Constituent policy

The 2024 Farm Bill and Price Support Adjustments – AgFax

Farm storage bins. Photo by Mike Staton, Michigan State University

The 1981 Farm Bill made a policy error that could inform the next Farm Bill. He raised support prices on the assumption that high commodity prices and high inflation would continue in the future. Instead, both declined as demand for agricultural products weakened and the Federal Reserve raised interest rates to reduce inflation.

As a result, support prices were too high, leading Congress to reduce them in the 1985 Farm Bill to bring them in line with market prices. As in 1981, much discussion is currently taking place on the need to increase statutory reference prices in response to rising crop prices, production costs and inflation.

However, unlike the 1981 Farm Bill, the 2018 Farm Bill has adjustment mechanisms that allow for higher support prices while avoiding a potential pitfall of the 1981 Farm Bill. price support in the context of the 2024 farm bill dilemma.

2018 Farm Bill Adjustment Mechanisms

The Agriculture Improvement Act 2018 included a reference price indexation clause. Specifically, the effective reference price is the greater of (a) the legal reference price set out in the 2018 Farm Bill or (b) 85% of the Olympic average price (excluding high and low prices) for the last 5 seasons. farms completed, but capped at 115% of the legal reference price. Price indexation is discussed in depth in a June 29, 2022 daily farmdoc article.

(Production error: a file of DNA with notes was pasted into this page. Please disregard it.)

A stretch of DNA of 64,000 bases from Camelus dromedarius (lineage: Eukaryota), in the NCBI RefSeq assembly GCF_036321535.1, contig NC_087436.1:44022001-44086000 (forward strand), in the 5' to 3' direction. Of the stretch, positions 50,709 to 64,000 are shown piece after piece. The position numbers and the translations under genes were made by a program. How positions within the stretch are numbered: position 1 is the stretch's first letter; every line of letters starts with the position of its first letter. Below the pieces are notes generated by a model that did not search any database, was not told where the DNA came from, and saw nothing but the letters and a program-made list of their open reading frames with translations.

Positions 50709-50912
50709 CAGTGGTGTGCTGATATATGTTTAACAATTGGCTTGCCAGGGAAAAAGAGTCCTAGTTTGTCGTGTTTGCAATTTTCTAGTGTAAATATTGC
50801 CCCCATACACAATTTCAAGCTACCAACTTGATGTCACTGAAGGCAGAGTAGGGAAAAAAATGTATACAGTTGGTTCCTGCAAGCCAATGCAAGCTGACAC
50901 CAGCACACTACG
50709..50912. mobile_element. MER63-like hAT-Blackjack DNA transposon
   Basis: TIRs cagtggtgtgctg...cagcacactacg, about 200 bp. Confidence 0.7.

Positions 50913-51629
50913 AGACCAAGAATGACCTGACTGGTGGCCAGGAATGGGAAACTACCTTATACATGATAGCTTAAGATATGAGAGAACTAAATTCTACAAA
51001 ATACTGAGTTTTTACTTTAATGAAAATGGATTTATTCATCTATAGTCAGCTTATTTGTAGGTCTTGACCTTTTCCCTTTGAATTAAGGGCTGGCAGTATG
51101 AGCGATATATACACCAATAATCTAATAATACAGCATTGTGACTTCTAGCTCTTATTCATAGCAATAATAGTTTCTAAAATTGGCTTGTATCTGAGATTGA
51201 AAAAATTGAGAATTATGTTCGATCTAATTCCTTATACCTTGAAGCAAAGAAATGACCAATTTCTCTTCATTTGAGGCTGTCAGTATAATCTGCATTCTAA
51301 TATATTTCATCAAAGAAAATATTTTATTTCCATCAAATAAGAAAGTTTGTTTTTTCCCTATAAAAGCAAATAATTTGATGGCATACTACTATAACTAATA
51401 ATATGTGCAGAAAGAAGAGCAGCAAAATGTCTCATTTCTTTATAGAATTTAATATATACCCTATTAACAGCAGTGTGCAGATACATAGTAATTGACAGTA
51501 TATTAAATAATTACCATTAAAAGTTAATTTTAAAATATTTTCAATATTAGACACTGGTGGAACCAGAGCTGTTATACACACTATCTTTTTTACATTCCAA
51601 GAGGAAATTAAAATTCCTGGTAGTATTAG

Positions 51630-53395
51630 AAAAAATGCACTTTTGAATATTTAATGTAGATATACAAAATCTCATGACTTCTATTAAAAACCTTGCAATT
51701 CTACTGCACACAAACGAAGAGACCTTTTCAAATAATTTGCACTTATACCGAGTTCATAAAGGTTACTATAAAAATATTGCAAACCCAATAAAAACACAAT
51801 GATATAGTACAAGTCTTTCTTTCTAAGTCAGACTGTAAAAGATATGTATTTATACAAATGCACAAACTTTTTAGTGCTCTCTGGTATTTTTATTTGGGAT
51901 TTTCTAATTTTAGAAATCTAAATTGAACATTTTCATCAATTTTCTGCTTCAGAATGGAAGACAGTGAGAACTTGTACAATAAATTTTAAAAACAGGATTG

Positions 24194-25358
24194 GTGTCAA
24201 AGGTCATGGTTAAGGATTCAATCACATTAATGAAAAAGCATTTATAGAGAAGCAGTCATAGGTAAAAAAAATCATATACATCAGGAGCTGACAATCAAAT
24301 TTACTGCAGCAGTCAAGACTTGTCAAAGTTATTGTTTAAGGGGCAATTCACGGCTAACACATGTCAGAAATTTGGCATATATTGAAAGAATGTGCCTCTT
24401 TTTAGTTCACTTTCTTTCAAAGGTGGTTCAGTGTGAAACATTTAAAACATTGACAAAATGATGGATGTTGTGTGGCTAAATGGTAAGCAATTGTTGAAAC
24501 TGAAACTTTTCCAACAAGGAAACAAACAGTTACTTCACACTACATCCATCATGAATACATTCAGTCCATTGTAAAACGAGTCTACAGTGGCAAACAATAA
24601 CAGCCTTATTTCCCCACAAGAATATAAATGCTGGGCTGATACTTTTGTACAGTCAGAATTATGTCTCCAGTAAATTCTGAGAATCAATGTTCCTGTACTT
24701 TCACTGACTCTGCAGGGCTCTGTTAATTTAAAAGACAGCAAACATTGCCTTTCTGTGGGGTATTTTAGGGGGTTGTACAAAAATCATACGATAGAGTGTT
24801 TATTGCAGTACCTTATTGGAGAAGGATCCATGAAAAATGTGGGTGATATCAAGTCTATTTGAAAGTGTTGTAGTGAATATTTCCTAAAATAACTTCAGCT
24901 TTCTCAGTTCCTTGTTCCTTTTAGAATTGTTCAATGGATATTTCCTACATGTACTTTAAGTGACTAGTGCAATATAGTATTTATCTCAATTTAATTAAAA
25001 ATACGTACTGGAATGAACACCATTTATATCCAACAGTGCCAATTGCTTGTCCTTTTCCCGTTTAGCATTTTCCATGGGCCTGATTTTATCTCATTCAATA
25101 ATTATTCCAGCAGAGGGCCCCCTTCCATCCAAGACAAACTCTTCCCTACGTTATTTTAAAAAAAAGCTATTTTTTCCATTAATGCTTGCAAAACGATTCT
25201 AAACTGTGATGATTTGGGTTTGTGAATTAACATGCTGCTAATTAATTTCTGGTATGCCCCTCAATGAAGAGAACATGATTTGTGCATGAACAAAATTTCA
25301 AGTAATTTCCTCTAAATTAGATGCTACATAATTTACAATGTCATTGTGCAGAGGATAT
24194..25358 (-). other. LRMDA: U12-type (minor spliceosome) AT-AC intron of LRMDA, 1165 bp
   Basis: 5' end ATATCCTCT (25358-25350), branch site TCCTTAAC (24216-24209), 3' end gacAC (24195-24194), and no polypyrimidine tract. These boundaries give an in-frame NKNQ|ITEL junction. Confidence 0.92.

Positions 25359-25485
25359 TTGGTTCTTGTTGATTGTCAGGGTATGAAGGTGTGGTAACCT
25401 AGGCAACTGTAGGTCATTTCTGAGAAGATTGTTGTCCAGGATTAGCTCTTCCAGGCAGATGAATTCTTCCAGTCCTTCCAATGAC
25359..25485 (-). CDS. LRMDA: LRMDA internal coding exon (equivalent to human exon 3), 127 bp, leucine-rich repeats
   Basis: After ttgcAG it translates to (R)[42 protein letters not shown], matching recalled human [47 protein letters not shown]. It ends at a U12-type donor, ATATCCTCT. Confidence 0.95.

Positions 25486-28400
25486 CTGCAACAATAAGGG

Like the reference price escalation, the price component of the ARC (Agricultural Risk Coverage) commodity program option is calculated as the Olympic average price for the last 5 completed crop years. Reference price indexing and the ARC price calculation method allow support prices to increase if market prices increase for a period of 2 years or more.

There are three important differences between the calculation of the ARC price and the indexation of the reference price:

  • The price of ARC is not capped. Reference prices are capped at 115% of the legal reference price.
  • The ARC price is the greater of a crop’s marketing year price or its effective reference price. Reference price escalation uses the crop year price without substitution.
  • The price adjustment factor is 86% for the ARC against 85% for the indexation of the reference price.

These differences imply that the ARC price has a higher potential than the effective reference price.


The ARC price and the effective reference price are calculated for the 2024 crop year, the first year of the new farm bill. The 5-year price calculation window for the two 2024 support prices is 2018-2022. Support prices are calculated for barley, maize, seed cotton, oats, long grain rice, sorghum, soybeans and wheat.

These crops are selected because total cost of production projections are available for the 2022 crop year from the United States Department of Agriculture, Economic Research Service. The cost of production serves as a benchmark for support prices. Prices for the 2018-2021 crop years are from the USDA, Farm Service Agency (FSA).